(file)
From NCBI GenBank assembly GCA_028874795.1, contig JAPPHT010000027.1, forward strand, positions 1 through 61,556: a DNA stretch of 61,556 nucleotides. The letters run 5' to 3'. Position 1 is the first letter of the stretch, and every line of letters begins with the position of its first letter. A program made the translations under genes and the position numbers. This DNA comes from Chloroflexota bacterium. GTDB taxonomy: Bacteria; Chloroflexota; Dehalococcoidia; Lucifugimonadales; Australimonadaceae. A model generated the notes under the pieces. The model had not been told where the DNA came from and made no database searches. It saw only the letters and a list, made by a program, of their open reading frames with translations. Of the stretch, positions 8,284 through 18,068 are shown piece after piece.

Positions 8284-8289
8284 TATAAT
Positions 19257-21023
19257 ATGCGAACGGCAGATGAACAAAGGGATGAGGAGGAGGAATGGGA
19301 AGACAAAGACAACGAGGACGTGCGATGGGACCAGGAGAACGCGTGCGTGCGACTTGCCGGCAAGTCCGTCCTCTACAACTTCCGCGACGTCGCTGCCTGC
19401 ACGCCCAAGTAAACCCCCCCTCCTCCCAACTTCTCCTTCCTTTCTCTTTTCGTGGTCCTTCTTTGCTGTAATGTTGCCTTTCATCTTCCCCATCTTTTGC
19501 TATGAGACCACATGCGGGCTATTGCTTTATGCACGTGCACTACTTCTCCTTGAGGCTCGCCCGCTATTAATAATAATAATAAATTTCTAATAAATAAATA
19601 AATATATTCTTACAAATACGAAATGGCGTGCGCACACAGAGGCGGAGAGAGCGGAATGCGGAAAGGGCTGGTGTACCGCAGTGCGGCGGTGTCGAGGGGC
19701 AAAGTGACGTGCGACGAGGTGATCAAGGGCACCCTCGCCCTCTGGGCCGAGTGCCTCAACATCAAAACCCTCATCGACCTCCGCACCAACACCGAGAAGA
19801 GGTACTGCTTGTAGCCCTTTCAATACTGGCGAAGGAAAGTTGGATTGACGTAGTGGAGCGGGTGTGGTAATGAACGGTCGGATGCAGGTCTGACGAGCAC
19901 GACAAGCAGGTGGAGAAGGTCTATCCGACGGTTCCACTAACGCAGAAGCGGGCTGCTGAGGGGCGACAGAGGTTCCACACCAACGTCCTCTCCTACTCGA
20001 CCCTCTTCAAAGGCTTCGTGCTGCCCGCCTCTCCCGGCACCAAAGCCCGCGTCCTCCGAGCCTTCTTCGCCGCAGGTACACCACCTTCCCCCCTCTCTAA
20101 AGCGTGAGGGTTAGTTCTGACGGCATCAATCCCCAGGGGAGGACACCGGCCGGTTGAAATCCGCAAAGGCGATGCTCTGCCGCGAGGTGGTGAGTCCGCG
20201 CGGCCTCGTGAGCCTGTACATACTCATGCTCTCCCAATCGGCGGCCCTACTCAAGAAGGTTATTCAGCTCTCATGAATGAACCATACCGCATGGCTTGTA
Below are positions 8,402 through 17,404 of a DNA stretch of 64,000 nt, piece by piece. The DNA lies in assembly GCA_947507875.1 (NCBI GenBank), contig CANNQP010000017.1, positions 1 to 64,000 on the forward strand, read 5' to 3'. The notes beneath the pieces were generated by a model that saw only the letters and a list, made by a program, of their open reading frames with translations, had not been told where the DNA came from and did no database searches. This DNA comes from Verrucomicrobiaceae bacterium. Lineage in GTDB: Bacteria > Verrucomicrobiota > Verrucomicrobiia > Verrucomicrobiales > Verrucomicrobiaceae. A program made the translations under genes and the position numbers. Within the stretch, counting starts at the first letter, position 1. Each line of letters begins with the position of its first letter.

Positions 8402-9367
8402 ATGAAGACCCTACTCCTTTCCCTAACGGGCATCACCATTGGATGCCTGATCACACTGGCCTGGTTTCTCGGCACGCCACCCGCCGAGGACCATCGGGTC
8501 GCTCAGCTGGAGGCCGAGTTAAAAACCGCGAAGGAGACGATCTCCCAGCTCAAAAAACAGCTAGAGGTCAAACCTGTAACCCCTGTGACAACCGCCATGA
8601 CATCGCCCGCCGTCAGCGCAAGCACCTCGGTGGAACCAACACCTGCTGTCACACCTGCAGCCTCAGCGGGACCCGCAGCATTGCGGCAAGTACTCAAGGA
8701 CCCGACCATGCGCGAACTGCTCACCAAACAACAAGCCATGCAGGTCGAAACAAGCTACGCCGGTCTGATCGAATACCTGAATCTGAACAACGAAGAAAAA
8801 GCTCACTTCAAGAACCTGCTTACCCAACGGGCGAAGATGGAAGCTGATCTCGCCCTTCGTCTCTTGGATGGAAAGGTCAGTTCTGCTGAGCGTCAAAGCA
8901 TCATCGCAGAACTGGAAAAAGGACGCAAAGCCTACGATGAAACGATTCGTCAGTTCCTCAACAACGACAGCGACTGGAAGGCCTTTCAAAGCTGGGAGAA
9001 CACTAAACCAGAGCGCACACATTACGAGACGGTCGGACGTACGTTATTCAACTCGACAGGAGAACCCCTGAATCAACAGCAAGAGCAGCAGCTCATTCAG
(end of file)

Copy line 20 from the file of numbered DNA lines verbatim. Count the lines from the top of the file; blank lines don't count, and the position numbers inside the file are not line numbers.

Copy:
8601 CATCGCCCGCCGTCAGCGCAAGCACCTCGGTGGAACCAACACCTGCTGTCACACCTGCAGCCTCAGCGGGACCCGCAGCATTGCGGCAAGTACTCAAGGA